5. The Dark Tower: Speaking of Stephen King’s evil clown, this 2017 flick references Pennywise. The young protagonist Jake wanders through an abandoned fairground, which features some creepy balloons and the clown’s name on a sign. Just another connection in the multi-layered King universe!

Bloody Disgusting

6. Land of the Dead: Simon Pegg and Edgar Wright lovingly spoofed the zombie genre in Shaun of the Dead. Iconic director George A. Romero was so impressed that he gave the two of them undead cameos in his 2005 film.

7. Halloween H20: Janet Leigh made horror history in Psycho, in which she drove a stylish Ford sedan. When she appeared onscreen with daughter Jamie Lee Curtis in this Halloween sequel, she was driving the exact same car! Her character here is even named Norma, after Norman Bates’ mother.

IMDb

8. Final Destination: Before it drops its Rube Goldberg methods of death upon various characters, Final Destination likes to hint at their demises. Before a ladder impales Evan’s eye, for example, magnetic letters spell out the word “eye” on his refrigerator.

9. Hereditary: One exterior shot of the Graham house abruptly cuts from day to night. Once the shadows fall, you can briefly see a ring of cult members surrounding the entire house, though we don’t see them up close until the end of the film.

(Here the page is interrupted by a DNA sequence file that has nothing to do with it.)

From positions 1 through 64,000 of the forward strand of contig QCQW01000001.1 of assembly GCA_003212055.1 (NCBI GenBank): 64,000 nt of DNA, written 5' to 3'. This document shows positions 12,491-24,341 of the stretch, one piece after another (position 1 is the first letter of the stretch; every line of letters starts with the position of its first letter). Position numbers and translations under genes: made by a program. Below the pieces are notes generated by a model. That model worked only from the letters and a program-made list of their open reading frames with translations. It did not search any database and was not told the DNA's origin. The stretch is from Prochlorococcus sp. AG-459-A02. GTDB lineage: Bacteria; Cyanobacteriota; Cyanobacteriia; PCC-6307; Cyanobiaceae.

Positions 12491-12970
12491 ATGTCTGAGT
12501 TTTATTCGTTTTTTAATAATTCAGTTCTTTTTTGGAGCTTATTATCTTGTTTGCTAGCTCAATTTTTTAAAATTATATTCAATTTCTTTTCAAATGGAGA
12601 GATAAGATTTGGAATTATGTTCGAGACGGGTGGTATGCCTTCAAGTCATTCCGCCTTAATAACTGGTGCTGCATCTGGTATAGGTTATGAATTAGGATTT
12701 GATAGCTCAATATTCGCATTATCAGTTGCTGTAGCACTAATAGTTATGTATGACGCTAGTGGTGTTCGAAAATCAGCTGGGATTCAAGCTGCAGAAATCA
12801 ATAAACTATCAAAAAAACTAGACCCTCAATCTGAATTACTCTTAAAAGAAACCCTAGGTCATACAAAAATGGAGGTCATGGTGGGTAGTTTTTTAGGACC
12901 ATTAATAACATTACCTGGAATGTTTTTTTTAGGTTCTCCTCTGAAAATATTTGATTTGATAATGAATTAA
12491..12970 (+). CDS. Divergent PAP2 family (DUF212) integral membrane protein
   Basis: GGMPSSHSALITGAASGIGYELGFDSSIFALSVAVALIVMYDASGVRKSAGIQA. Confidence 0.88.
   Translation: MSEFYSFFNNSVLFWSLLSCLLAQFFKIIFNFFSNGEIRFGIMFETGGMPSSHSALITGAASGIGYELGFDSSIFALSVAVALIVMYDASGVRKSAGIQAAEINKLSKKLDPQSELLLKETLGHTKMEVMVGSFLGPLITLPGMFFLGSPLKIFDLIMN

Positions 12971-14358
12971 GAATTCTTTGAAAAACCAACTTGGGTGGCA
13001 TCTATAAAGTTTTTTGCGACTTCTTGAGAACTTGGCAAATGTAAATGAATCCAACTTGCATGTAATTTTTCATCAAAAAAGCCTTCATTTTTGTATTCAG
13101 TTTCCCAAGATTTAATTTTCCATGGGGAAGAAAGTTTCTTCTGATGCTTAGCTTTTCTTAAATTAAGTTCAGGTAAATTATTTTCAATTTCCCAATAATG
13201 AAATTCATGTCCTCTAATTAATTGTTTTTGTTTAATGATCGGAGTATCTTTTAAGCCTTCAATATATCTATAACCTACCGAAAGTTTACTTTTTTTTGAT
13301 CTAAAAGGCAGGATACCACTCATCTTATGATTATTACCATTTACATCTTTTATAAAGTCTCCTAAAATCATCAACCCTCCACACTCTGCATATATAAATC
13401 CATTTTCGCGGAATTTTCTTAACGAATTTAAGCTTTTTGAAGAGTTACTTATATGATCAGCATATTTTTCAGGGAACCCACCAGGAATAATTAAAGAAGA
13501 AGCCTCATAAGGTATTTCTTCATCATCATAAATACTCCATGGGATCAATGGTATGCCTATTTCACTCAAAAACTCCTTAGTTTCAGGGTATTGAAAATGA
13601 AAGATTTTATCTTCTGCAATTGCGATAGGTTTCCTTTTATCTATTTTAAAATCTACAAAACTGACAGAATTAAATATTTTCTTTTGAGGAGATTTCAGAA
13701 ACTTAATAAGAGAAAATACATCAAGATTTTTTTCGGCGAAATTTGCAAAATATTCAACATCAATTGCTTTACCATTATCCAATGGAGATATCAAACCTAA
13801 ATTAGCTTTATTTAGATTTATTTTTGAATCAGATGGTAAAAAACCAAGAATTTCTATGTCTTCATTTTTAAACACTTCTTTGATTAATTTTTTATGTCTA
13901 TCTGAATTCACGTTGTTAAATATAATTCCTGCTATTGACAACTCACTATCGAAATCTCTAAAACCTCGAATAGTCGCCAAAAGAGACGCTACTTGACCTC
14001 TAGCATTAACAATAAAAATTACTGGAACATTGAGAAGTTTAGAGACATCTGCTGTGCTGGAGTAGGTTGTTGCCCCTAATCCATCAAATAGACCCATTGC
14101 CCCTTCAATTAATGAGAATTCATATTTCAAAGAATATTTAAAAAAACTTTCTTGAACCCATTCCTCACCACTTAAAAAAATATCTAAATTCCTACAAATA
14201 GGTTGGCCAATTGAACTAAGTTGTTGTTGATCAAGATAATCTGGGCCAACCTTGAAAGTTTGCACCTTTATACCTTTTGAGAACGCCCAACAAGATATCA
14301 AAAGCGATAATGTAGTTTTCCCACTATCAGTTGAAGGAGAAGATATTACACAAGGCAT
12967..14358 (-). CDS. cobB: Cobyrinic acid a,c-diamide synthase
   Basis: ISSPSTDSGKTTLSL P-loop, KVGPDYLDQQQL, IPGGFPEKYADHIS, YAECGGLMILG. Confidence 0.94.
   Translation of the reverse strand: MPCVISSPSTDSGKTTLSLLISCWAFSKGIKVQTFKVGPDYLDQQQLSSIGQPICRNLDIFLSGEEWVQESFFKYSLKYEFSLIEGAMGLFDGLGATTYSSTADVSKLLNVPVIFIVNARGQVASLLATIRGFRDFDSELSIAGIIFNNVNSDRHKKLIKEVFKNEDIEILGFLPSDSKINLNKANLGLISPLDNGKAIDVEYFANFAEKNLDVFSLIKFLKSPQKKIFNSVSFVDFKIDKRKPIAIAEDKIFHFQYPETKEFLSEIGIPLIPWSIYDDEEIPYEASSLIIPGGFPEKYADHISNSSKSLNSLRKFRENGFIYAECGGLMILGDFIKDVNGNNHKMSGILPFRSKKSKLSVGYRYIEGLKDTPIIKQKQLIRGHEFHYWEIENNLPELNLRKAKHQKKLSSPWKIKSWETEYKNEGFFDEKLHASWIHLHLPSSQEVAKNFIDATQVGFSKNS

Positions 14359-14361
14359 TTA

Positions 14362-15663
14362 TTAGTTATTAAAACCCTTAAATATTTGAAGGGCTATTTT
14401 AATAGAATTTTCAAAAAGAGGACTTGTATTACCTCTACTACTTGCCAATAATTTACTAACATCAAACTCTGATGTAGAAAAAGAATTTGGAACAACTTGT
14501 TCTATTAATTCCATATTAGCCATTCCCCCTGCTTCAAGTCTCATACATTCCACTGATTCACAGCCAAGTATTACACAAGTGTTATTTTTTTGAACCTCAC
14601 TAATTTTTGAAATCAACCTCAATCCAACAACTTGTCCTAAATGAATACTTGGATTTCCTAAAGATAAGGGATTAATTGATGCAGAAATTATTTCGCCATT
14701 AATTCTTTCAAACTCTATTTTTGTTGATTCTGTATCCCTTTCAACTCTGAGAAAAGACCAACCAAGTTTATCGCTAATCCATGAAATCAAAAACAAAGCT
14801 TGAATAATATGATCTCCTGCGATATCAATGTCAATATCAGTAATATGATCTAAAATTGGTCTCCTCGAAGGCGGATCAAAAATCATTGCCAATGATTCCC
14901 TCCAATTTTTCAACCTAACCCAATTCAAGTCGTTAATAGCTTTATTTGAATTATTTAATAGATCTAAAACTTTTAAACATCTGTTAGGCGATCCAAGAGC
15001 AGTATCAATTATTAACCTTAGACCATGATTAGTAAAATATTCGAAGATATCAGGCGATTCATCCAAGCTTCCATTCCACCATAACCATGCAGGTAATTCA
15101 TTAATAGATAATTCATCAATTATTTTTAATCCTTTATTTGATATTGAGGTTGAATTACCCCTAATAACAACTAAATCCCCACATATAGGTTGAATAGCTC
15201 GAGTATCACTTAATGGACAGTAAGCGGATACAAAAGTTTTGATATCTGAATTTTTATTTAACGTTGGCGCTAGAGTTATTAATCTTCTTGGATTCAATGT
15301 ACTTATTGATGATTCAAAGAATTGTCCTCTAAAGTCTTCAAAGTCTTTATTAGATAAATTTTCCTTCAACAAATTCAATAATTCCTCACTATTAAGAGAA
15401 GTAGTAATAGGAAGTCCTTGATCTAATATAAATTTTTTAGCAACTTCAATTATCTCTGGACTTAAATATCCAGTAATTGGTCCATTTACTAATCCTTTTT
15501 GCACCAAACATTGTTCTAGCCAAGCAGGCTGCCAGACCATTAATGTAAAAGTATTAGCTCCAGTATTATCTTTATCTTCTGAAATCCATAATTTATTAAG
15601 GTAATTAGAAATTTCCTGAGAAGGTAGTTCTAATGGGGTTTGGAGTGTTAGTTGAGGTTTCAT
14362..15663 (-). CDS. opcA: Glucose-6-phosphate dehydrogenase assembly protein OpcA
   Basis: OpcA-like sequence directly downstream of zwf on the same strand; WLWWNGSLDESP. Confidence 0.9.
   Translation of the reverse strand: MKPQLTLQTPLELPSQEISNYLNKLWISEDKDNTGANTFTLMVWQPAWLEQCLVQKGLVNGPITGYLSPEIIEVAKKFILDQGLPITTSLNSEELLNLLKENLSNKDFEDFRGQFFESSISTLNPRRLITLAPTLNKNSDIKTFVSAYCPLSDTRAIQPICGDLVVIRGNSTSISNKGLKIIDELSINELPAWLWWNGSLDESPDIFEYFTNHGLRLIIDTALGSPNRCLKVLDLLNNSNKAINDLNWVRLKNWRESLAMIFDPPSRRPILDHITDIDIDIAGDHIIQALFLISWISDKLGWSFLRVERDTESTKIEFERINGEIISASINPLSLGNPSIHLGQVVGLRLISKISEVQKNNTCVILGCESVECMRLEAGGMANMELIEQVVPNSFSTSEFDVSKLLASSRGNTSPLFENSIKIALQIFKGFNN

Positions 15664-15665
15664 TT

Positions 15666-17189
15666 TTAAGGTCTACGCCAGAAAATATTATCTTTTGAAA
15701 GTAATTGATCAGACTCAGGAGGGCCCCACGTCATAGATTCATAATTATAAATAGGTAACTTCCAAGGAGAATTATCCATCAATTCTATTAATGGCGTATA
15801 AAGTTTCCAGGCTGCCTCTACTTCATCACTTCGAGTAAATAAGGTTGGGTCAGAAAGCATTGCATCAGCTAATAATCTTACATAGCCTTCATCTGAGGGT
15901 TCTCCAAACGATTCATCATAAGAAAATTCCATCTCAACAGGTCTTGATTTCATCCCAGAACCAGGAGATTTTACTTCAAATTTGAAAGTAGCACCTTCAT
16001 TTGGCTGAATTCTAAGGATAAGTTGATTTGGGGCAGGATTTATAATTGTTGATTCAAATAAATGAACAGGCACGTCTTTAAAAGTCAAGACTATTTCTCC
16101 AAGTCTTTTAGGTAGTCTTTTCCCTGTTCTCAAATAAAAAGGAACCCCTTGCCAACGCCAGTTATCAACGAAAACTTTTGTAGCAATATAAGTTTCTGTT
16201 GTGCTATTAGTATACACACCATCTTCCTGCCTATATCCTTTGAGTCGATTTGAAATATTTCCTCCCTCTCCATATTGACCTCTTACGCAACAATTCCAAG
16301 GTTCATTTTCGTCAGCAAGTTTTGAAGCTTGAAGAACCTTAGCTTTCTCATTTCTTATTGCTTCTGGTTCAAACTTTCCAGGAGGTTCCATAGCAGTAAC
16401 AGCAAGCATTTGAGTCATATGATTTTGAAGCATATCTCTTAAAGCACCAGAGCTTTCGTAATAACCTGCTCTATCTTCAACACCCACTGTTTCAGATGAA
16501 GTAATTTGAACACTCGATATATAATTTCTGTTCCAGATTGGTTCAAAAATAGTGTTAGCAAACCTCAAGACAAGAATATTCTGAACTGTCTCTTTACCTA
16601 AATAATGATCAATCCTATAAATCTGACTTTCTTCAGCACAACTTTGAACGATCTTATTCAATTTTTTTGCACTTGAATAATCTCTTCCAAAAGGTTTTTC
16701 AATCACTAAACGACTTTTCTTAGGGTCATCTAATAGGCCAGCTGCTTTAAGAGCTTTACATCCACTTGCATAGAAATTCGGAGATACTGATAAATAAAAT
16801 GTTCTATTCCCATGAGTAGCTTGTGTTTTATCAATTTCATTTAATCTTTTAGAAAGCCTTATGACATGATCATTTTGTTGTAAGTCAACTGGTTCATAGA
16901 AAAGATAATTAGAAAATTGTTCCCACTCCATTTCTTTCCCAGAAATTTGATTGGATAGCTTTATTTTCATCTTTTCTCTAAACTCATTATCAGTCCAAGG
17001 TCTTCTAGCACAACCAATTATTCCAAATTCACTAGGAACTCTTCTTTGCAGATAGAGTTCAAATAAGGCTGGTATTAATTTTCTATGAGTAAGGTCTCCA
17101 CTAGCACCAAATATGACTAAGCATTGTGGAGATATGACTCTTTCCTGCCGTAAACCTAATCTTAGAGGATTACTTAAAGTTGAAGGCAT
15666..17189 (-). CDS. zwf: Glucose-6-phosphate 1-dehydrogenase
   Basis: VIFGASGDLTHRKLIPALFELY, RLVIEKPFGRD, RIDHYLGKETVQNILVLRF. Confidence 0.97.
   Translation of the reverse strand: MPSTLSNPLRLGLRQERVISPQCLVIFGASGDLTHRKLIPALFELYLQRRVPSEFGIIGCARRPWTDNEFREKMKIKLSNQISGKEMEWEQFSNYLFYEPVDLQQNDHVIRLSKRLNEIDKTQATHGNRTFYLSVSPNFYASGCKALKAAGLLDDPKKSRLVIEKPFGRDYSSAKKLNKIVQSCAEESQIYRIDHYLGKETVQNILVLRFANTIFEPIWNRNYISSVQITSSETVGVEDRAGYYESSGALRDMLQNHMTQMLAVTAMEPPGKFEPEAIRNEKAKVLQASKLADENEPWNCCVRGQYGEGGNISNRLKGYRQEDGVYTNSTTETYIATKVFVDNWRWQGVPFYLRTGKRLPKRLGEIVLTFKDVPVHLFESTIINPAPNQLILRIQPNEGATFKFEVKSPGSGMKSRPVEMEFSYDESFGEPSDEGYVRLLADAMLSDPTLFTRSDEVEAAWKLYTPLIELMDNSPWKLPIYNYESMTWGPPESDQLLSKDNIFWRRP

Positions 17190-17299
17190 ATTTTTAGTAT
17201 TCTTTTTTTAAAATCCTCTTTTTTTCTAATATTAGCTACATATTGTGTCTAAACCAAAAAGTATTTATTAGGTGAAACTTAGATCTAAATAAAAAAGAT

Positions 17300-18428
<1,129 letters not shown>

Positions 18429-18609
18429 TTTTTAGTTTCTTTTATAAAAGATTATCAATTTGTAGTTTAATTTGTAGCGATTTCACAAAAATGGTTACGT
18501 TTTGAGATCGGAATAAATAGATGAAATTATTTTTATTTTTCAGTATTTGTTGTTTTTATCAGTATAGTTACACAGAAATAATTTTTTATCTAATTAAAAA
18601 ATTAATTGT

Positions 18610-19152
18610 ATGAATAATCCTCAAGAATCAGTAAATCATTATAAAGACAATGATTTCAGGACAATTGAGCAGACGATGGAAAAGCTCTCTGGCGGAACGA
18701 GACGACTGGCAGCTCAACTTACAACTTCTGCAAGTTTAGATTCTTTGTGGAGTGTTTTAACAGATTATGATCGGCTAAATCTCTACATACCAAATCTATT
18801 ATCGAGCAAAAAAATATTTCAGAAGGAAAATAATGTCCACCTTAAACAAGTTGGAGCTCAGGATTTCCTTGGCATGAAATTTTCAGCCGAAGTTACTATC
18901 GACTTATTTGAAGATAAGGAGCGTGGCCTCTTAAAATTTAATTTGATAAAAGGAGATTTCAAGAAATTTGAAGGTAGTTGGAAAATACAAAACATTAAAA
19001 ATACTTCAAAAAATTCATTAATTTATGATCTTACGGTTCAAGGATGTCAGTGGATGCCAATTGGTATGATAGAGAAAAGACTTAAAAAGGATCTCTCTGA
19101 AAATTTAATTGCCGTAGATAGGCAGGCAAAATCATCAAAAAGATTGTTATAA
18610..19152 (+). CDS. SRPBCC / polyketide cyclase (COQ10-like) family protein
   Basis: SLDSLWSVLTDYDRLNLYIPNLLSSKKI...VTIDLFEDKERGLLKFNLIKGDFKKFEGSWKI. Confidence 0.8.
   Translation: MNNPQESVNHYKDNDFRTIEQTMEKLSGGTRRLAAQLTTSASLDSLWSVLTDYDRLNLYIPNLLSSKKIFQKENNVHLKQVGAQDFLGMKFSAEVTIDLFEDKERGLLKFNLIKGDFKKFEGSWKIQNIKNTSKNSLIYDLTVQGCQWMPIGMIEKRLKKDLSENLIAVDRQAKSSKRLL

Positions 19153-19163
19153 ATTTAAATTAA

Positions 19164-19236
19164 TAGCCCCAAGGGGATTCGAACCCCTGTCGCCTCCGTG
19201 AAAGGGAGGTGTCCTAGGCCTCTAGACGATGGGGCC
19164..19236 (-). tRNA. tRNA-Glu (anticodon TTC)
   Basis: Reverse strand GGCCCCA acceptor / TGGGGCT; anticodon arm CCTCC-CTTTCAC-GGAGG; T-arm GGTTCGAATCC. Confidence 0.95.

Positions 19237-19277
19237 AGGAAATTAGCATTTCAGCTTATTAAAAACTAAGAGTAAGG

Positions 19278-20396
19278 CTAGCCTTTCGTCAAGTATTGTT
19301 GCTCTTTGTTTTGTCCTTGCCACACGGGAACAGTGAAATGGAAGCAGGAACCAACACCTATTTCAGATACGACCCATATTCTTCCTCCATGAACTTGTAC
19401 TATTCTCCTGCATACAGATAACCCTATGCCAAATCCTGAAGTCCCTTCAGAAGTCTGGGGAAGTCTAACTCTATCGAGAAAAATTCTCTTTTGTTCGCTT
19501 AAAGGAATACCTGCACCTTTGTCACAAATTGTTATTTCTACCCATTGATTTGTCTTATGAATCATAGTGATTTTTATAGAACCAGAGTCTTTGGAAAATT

Reddit / thejohnblog

10. Rosemary’s Baby: To include a bit of levity in an otherwise dark story, Rosemary Woodhouse breaks the fourth wall. When speaking with a neighbor, Rosemary mentions she looks just like model Victoria Vetri. The neighbor responds that she gets that all the time. Funnily enough, Vetri is the actress playing her!

11. Saw: Most viewers don’t figure out the identity of the Jigsaw Killer until the end of the movie, though it’s secretly revealed partway through. This shot shows cancer patient John Kramer lying next to a series of sketches. Close inspection reveals they’re the murderer’s devious traps!

12. Donnie Darko: This deleted scene shows just how much Frank the rabbit has permeated Donnie’s consciousness. When he and his sister carve jack-o’-lanterns, he makes his out to be in the exact shape of Frank’s face.

Reddit / comatthew